The Premier League is currently working on a plan which could see the current season resumed behind closed doors as early as May, in order to complete the campaign by 16 July and avoid any television contract rebates.
Elite football in the United Kingdom was suspended in March due to the coronavirus outbreak and the competition is currently suspended until 30 April, but details of the restart will be discussed by Premier League clubs in a meeting this week.
The Premier League is in desperate need to conclude all the matches by 16 July to avoid breaking contractual agreements with TV broadcasters which would result in clubs being forced to pay significant fees in rebates.
According to the Daily Mail, under the terms of the TV contracts the deadline to finish this season is 16 July and if the campaign is not completed by then, Sky Sports, BT Sport and the international rights-holders could demand rebates worth around £762m. The Premier League has obligations to broadcasters who pay a combined amount of £3billion-a-year to air live matches – a deal which expires on July 31, with next season’s deal kicking in the following day.
The £762m figure is the amount that Premier League clubs share from global TV deals – although this sum is not distributed equally. So, should the season fail to conclude by the cut-off date, it’s believed that top clubs will be required to pay larger fees than sides lower down the table.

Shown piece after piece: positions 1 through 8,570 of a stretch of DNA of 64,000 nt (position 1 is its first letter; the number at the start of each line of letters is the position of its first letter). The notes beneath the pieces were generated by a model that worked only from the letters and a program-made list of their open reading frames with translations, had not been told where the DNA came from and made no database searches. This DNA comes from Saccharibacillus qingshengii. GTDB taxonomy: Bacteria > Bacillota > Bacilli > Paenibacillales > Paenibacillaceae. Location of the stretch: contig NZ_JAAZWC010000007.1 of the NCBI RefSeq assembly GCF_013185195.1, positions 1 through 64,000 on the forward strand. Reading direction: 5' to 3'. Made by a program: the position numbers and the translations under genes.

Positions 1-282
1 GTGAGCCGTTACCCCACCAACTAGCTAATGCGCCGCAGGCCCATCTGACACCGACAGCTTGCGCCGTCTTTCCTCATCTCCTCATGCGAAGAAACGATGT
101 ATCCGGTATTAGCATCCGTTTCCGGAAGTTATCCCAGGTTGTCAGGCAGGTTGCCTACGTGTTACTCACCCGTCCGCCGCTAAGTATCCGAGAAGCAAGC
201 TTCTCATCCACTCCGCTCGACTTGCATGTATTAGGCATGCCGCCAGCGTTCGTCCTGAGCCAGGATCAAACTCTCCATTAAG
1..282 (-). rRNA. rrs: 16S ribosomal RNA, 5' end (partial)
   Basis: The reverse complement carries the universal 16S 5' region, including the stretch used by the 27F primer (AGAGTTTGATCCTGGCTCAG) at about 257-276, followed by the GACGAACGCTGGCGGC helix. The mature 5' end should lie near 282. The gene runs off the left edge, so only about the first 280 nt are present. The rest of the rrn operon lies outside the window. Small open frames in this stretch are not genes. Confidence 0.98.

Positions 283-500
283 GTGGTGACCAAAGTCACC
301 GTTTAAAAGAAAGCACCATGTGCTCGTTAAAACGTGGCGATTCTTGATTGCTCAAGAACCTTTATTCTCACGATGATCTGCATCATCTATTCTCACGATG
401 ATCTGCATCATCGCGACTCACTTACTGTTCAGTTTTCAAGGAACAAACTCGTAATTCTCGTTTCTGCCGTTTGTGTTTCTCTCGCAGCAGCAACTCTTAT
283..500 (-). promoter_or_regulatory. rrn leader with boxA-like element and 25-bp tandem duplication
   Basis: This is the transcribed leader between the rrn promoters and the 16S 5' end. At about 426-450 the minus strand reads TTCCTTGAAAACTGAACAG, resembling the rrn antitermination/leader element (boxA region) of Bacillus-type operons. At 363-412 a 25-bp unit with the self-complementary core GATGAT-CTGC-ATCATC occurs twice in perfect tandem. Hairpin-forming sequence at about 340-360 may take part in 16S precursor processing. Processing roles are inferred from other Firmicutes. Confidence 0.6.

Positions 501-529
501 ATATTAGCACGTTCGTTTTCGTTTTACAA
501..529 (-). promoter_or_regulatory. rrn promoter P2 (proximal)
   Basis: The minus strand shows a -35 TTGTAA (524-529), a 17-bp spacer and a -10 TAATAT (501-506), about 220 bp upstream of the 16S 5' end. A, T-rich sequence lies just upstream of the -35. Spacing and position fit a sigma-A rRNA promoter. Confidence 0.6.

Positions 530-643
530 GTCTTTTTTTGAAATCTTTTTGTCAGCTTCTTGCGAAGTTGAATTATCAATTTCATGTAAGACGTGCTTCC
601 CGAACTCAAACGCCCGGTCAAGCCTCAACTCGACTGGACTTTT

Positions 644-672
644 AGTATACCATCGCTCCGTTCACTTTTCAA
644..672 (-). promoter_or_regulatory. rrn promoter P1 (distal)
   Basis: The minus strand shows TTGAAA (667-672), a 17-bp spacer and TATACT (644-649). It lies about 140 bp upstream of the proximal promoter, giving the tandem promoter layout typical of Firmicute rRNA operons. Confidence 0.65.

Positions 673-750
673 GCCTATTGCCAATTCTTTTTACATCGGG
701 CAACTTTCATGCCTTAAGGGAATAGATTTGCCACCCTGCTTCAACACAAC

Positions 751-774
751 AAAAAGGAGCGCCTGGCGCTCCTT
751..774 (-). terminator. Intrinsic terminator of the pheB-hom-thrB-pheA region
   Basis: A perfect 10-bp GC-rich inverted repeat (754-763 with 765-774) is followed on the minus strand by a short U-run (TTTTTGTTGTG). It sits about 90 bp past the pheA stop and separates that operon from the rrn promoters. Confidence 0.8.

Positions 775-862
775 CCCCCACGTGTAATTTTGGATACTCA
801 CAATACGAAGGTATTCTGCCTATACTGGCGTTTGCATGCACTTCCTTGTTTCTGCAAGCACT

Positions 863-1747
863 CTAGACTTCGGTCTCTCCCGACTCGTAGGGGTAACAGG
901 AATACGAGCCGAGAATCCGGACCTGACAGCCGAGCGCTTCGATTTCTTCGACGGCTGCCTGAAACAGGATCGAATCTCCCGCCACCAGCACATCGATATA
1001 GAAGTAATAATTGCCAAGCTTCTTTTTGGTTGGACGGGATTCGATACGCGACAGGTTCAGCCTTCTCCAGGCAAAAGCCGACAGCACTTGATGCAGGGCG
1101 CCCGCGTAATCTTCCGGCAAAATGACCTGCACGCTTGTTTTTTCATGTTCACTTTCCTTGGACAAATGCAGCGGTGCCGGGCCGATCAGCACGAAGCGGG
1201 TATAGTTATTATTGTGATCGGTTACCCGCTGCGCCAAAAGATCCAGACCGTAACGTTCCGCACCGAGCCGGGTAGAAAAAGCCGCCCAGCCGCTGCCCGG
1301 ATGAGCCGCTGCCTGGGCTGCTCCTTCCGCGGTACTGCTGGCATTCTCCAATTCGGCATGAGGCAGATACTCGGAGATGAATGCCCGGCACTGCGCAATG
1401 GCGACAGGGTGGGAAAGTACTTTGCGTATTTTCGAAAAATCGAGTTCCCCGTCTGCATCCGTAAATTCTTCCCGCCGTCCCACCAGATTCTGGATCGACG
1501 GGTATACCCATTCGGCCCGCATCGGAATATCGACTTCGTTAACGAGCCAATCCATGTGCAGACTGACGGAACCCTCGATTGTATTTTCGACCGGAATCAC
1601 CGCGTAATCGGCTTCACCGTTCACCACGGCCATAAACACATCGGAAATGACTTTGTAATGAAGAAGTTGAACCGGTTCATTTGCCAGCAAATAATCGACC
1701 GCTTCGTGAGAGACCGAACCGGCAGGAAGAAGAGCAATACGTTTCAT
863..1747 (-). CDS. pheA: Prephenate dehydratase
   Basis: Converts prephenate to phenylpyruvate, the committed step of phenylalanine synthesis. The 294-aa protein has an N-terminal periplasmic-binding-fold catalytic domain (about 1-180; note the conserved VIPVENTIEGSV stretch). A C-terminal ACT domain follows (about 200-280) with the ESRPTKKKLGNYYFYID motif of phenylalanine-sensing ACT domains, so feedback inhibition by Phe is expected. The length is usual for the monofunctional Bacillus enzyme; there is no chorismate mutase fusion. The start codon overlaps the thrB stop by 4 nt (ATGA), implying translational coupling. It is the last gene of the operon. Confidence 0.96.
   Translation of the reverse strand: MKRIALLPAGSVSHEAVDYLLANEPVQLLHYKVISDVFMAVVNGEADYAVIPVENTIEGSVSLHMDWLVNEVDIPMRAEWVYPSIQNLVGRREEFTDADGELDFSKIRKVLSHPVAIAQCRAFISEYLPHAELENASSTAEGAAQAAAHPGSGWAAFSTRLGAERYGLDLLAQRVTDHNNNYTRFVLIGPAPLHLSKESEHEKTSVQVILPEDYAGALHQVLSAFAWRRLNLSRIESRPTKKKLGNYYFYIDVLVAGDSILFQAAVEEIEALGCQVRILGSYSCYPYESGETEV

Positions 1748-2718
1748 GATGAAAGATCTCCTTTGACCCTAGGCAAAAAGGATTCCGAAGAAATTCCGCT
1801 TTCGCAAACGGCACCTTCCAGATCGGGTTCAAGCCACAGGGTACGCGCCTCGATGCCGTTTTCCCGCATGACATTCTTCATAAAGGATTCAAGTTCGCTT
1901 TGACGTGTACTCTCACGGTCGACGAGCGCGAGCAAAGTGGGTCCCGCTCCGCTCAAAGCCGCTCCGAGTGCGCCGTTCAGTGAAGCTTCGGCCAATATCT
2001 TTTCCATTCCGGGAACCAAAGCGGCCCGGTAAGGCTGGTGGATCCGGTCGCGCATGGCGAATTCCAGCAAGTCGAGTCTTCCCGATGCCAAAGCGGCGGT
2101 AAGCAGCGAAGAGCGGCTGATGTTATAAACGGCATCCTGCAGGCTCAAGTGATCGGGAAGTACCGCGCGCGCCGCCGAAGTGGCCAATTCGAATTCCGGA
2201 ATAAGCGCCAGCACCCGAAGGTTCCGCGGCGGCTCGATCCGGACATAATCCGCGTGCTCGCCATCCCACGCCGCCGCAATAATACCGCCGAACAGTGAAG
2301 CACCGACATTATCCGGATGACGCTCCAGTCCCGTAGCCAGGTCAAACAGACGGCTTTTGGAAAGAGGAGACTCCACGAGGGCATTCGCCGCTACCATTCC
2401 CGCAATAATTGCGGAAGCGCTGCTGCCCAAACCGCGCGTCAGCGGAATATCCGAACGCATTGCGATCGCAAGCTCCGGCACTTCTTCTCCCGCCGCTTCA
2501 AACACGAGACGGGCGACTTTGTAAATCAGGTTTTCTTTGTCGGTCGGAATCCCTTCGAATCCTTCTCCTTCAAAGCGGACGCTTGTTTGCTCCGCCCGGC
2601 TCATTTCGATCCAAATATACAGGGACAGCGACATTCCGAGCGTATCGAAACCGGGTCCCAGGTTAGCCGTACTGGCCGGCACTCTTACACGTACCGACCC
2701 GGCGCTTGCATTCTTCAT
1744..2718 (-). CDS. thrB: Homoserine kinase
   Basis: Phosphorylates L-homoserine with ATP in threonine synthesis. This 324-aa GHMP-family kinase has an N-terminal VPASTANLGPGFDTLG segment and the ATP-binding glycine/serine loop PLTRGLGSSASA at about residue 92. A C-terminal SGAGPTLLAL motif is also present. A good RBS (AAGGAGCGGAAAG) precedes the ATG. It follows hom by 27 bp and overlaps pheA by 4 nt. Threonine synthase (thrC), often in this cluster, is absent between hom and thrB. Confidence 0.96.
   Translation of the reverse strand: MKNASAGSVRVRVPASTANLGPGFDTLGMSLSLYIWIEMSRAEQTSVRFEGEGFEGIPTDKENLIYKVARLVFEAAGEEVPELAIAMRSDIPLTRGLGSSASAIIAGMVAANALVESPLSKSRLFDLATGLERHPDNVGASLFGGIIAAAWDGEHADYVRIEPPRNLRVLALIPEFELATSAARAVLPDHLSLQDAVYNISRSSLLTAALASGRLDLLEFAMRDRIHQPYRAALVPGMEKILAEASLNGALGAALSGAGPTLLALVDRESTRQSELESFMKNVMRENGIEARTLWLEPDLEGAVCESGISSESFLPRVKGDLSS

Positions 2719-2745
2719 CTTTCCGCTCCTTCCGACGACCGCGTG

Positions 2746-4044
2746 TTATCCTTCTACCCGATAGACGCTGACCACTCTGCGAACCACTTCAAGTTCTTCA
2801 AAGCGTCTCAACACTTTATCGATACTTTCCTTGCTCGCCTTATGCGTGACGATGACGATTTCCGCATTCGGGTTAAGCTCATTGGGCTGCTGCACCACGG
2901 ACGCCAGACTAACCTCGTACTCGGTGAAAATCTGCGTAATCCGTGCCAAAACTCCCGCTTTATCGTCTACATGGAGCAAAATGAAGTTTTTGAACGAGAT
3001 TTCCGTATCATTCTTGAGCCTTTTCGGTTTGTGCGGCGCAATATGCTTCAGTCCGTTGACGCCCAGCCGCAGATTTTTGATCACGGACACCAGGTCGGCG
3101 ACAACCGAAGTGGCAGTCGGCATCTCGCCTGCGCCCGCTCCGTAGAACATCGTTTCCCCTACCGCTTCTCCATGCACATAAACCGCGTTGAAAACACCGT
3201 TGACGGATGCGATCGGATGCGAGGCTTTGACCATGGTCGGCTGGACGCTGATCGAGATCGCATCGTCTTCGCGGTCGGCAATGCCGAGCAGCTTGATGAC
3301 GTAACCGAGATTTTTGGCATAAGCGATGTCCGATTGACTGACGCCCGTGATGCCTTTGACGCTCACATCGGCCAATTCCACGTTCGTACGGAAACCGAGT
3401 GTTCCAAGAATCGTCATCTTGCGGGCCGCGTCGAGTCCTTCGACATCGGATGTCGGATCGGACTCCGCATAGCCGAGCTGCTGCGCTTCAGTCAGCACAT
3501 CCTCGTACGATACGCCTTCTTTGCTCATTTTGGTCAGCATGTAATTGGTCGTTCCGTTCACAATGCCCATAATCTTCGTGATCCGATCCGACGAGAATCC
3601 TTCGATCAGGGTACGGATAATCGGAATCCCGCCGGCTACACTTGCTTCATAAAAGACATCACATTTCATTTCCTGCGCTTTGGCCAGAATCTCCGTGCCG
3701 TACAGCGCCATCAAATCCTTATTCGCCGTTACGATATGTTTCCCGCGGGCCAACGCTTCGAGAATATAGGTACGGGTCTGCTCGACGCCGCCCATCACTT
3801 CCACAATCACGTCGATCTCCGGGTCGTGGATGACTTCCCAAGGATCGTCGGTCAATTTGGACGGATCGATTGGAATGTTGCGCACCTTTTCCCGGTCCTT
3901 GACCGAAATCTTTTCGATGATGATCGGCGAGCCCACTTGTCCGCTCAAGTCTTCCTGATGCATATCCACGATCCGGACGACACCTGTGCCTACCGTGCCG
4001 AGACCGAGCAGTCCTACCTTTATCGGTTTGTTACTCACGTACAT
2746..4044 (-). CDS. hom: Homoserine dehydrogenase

With teams still to play nine or ten matches each, a restart at the beginning of May would allow for leeway if clubs are hit by more cases of the virus.
However, finishing the season by 16 July may avoid breaking TV contracts, but for professionals in the final year of their player contracts with their clubs, 30 June is the date they officially become free agents.
Tottenham striker Harry Kane has called for the season to be scrapped if the campaign goes beyond the end of June due to the situation with player contracts but this eventuality is not touched on in the latest Premier League plans.
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If we don’t finish this season we will have to refund about £750 million to the TV companies. But if we don’t play next season, we could lose £3 Billion. If it comes to an ‘either/or’ situation, the obvious choice would be to scrap this season and start all over again when it’s finally safe.
But if we don’t kick off until October, we would still struggle to complete a full season in time for next summer’s European Championships.
If there is no football for another six months, the game will lose hundreds of millions of pounds. There would be no way we could complete the present season and play the next one. It would have to be one or the other.Premier League Official on the scenarios and impact of the timeframe if and when football can be resumed
The suspension of top-flight matches has seen broadcasters lose subscribers and it has led to TV chiefs pushing the Premier League for clarity on their plans to finish the season.
But a return to football in May seems unlikely following recent comments from England’s deputy chief medical officer.
On Sunday, Doctor Jenny Harries admitted it could be six months before the UK ‘returns to normal’ amid the current lockdown.West Ham co-owner Karren Brady and Manchester United legend Rio Ferdinandhave suggested the season should be declared null and void.